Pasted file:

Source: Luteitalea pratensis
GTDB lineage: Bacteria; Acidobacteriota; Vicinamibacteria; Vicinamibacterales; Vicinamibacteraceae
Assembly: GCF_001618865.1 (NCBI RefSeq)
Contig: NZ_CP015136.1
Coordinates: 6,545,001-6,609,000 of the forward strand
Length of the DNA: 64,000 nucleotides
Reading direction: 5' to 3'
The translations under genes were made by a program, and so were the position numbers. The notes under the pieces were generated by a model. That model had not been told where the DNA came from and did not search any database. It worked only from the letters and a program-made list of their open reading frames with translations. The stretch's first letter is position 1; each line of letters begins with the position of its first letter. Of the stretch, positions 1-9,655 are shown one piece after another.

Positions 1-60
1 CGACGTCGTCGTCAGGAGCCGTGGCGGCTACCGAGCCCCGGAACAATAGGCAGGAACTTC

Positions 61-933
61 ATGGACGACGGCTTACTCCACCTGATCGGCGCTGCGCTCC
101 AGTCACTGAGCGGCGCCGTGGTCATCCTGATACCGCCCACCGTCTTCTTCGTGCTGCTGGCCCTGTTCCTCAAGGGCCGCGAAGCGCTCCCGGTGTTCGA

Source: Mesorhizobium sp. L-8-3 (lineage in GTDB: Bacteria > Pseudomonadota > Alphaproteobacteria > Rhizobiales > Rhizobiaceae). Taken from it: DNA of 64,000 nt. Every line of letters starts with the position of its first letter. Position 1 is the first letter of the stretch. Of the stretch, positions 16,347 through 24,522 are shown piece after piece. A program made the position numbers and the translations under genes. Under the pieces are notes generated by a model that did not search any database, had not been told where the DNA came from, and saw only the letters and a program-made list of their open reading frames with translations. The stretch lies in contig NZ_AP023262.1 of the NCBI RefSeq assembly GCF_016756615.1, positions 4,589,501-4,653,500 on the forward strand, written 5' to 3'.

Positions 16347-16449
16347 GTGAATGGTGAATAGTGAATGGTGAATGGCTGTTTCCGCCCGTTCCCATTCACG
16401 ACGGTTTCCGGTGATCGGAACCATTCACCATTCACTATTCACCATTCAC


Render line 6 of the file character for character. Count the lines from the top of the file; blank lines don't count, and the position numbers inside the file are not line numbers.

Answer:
Length of the DNA: 64,000 nucleotides